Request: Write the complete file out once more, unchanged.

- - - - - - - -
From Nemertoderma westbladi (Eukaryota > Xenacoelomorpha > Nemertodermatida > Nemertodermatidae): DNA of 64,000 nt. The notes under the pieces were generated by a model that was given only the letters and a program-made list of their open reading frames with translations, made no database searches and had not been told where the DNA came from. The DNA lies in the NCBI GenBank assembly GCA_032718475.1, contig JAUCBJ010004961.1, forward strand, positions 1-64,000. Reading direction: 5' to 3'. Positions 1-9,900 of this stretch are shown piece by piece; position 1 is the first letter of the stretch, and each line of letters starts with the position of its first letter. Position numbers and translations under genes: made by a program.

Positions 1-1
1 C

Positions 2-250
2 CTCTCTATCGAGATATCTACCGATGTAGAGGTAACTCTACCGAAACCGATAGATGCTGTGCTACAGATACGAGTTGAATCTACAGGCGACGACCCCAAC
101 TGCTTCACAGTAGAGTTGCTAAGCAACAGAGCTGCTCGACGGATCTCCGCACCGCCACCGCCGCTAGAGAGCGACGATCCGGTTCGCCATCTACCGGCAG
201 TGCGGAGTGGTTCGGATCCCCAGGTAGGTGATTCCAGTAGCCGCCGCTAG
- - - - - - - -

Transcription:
From Nemertoderma westbladi (Eukaryota > Xenacoelomorpha > Nemertodermatida > Nemertodermatidae): DNA of 64,000 nt. The notes under the pieces were generated by a model that was given only the letters and a program-made list of their open reading frames with translations, made no database searches and had not been told where the DNA came from. The DNA lies in the NCBI GenBank assembly GCA_032718475.1, contig JAUCBJ010004961.1, forward strand, positions 1-64,000. Reading direction: 5' to 3'. Positions 1-9,900 of this stretch are shown piece by piece; position 1 is the first letter of the stretch, and each line of letters starts with the position of its first letter. Position numbers and translations under genes: made by a program.

Positions 1-1
1 C

Positions 2-250
2 CTCTCTATCGAGATATCTACCGATGTAGAGGTAACTCTACCGAAACCGATAGATGCTGTGCTACAGATACGAGTTGAATCTACAGGCGACGACCCCAAC
101 TGCTTCACAGTAGAGTTGCTAAGCAACAGAGCTGCTCGACGGATCTCCGCACCGCCACCGCCGCTAGAGAGCGACGATCCGGTTCGCCATCTACCGGCAG
201 TGCGGAGTGGTTCGGATCCCCAGGTAGGTGATTCCAGTAGCCGCCGCTAG